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Murder at the MLA

von D. J. H. Jones

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As a Chicago homicide detective, Boaz Dixon has just about seen it all--or so he thinks until corpses begin accumulating at the Hotel Fairfax during the annual meeting of the Modern Language Association. The investigation takes him into a world unlike any he has ever encountered--the byzantine milieu of the contemporary academy, with its arcane jargon, endless posturings, power struggles, and puzzling factionalisms. To get to the bottom of these murders, Boaz decides to enlist some assistance. Enter Nancy Cook, a bright and resourceful assistant prof from Yale, whom Boaz quickly recruits as his guide and translator. With Nancy inserting her specific slant on things, Boaz and his fellow cops can confront the baffling questions in the case. Why had the Wellesley department chair, Susan Engleton, collapsed in her hotel suite, her skirt up and a run in her stocking, never to preside over hiring interviews for her school again? And Michael Alcott, the University of Arizona's formidable purveyor of the latest trends in critical theory: why had his body plummeted ten floors to the atrium lobby, there to lie for hours and spoil a pretty patch of terrazzo? Was this the work of a disgruntled hotel staff member, out to get even with his employer? Or could the culprit--or culprits--come from the ranks of the assembled academics? And, the most disturbing question of all: will the mayhem continue? With numerous twists of plot and an affectionate evocation of Chicago, the City That Hates Wimps, Murder at the MLA is at once a deftly designed mystery and a rambunctious satire of today's academy. Beneath the novel's surgical wit, however, lies a serious concern for academic priorities, including the status of teaching and the curriculum in the currently beleaguered world of higher education. Of course, any resemblance to prominent academic figures and to well-known institutions is purely coincidental.… (mehr)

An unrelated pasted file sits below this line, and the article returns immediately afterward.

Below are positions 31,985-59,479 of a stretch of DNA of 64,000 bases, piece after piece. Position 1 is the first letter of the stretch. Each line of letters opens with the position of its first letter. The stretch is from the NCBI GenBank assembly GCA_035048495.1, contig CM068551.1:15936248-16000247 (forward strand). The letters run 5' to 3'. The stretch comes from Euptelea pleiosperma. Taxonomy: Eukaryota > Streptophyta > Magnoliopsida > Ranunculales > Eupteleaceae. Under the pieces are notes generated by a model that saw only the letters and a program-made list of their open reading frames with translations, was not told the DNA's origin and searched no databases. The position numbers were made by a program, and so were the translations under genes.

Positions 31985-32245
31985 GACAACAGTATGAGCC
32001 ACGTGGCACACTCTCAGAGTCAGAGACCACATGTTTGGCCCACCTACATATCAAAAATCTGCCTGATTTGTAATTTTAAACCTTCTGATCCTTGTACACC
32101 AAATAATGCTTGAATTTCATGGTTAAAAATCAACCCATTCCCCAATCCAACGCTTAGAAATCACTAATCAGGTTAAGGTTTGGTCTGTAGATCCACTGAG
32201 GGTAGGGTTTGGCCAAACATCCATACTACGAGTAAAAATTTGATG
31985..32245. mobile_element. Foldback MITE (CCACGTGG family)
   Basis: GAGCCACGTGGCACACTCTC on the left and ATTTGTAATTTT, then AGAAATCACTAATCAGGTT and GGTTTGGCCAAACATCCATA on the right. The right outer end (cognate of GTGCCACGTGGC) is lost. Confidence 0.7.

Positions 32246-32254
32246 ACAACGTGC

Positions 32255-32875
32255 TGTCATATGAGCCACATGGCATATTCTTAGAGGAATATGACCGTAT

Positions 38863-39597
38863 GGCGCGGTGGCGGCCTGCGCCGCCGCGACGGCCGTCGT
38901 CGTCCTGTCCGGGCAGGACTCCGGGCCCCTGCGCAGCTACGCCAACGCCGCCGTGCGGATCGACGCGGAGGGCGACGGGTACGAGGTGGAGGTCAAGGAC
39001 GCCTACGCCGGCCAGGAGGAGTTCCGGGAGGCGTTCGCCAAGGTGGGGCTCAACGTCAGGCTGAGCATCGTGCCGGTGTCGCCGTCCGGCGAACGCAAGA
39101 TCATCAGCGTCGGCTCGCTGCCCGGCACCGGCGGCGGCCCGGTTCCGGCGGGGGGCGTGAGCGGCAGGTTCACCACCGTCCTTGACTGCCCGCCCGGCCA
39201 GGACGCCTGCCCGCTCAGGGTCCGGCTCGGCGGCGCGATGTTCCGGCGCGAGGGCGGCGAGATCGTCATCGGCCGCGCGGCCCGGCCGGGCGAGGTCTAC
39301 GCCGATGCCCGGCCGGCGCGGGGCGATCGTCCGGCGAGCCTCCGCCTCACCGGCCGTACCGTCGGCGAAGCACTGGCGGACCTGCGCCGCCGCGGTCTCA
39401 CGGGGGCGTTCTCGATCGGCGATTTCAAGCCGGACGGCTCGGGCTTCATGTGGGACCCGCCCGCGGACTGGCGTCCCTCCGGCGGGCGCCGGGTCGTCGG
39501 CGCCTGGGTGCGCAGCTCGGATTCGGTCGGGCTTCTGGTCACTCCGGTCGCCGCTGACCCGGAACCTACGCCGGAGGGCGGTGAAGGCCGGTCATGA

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As a Chicago homicide detective, Boaz Dixon has just about seen it all--or so he thinks until corpses begin accumulating at the Hotel Fairfax during the annual meeting of the Modern Language Association. The investigation takes him into a world unlike any he has ever encountered--the byzantine milieu of the contemporary academy, with its arcane jargon, endless posturings, power struggles, and puzzling factionalisms. To get to the bottom of these murders, Boaz decides to enlist some assistance. Enter Nancy Cook, a bright and resourceful assistant prof from Yale, whom Boaz quickly recruits as his guide and translator. With Nancy inserting her specific slant on things, Boaz and his fellow cops can confront the baffling questions in the case. Why had the Wellesley department chair, Susan Engleton, collapsed in her hotel suite, her skirt up and a run in her stocking, never to preside over hiring interviews for her school again? And Michael Alcott, the University of Arizona's formidable purveyor of the latest trends in critical theory: why had his body plummeted ten floors to the atrium lobby, there to lie for hours and spoil a pretty patch of terrazzo? Was this the work of a disgruntled hotel staff member, out to get even with his employer? Or could the culprit--or culprits--come from the ranks of the assembled academics? And, the most disturbing question of all: will the mayhem continue? With numerous twists of plot and an affectionate evocation of Chicago, the City That Hates Wimps, Murder at the MLA is at once a deftly designed mystery and a rambunctious satire of today's academy. Beneath the novel's surgical wit, however, lies a serious concern for academic priorities, including the status of teaching and the curriculum in the currently beleaguered world of higher education. Of course, any resemblance to prominent academic figures and to well-known institutions is purely coincidental.

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